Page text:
A Millennial’s Perspective on Learning, Education, Social Media, & Technology
Millennials are the emerging mainstay of our modern workforce. However, we all have all sorts of perceptions and preconceptions about this generation. As an educator and a social media professor, I am always interested in learning more about how this generation perceives learning, technology, and social media.
I had the honor to engage in an hour-long conversation with a recent college graduate, Emily Hayes (@emercis), regarding learning, technology, and social media. Emily told stories and shared insights that helped me understand my teaching practice from a new perspective.
If you are a professor or educator, many of your students probably belong to the Millennial generation. Please watch the replay of our interview or read the highlights here, because it will make you think twice about your teaching practice or pedagogical approach. I promise you.
Who’s Emily Hayes
Emily Hayes is a recent college graduate from the University of Louisville, with a major in Strategic Communication. Emily has a passion for learning and social media marketing. I frequently see and interact with Emily on various Twitter chats that I join regularly. It always feel refreshing to see a student who is so passionate about learning and takes her education and future in her own hands. Emily has just completed an internship position at a Marketing and Advertising Agency. She is about to start a new chapter in her life as a communication professional.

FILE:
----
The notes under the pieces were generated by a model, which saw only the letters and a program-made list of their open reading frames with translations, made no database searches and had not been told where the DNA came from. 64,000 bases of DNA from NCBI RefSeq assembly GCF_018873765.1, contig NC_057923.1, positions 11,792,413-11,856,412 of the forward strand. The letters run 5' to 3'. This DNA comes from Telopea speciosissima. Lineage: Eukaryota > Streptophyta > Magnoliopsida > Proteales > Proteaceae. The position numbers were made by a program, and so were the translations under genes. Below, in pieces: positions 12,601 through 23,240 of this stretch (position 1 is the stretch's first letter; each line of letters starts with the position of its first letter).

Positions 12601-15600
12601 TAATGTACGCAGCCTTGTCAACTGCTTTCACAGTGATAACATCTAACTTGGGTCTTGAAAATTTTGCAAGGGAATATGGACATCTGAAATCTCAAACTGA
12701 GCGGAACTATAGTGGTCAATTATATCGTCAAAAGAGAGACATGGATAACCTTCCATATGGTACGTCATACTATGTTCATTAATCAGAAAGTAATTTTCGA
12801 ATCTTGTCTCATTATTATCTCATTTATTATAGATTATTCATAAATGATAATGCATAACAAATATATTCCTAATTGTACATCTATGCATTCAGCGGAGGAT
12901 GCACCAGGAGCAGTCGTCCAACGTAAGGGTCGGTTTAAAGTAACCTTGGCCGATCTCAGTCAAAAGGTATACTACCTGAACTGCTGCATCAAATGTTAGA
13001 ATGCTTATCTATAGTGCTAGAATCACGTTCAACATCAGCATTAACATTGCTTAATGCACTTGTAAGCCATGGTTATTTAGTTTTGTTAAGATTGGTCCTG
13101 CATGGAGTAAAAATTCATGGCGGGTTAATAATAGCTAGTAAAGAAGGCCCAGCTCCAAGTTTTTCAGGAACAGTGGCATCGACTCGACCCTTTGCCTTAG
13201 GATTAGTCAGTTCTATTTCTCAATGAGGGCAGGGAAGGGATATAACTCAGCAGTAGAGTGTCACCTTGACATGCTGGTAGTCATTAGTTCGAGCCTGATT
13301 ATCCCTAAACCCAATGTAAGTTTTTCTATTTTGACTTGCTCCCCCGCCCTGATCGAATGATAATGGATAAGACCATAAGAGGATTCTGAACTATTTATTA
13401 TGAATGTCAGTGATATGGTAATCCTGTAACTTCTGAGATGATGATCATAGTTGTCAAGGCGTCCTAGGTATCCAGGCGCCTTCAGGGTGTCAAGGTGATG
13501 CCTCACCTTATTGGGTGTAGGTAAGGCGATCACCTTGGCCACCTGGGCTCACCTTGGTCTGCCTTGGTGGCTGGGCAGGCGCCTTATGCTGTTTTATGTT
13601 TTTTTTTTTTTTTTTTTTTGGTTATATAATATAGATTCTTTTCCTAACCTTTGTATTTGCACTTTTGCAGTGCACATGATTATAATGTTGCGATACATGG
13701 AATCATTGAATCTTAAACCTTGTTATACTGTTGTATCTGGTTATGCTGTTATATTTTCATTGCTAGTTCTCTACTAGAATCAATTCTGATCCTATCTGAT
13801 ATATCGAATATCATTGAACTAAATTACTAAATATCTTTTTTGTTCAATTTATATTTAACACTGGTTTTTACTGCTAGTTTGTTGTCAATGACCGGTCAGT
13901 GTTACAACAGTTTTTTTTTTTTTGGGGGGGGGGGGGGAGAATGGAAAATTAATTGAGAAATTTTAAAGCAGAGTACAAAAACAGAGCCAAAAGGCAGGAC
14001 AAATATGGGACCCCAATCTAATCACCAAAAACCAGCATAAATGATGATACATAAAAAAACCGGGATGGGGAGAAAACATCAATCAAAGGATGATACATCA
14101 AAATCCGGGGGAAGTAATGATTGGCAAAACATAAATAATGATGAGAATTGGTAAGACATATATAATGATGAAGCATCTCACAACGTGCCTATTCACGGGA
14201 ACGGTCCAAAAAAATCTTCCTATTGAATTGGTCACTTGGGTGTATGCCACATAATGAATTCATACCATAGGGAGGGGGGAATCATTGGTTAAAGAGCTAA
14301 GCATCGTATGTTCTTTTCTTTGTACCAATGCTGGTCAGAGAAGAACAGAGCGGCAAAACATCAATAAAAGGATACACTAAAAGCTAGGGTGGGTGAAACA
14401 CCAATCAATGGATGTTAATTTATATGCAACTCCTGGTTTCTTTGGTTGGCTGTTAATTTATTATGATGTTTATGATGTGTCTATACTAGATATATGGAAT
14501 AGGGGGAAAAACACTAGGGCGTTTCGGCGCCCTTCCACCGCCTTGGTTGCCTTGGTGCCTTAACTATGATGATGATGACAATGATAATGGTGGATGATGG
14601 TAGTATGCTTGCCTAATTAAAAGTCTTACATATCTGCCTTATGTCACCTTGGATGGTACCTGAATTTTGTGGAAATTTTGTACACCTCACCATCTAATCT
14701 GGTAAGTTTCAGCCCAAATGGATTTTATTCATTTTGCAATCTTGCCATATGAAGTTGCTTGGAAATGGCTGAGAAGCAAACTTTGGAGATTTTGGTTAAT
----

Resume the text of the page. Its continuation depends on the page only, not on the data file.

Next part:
Here’s a recap of my conversation with Emily.
What’s the most popular tool among millennials nowadays?
✅ Instagram is the clear winner. Honestly, I was shocked to hear this from Emily, because I had always been under the impression that Snapchat was the most popular social site among millennials. Clearly, I might be wrong. As Emily shared,
I have absolutely become obsessed with Instagram, especially since they introduced Stories. It is a lifestyle. I think Instagram is probably the most popular app among my demographic. There are still definitely some people who hold fast and tight to Snapchat. But, my Snapchat feed has slowly dwindled. People haven’t been posting as consistently. I have messaged people on Snapchat before. They took a couple of days to message me back. So, most people I know have migrated to Instagram basically for everything.
Isn’t this eye opening? It certainly was for me. This helps me see even more of the value of an interview I did with Dr. Paige Brown Jarreau regarding how she uses Instagram as a teaching and research tool to engage her students.
Are “digital natives” also digitally savvy in terms of the strategic usage of social media?
What’s your answer to this question? I know for me, I had always assumed that my students were more digitally savvy than me. However, this perception is only partially accurate.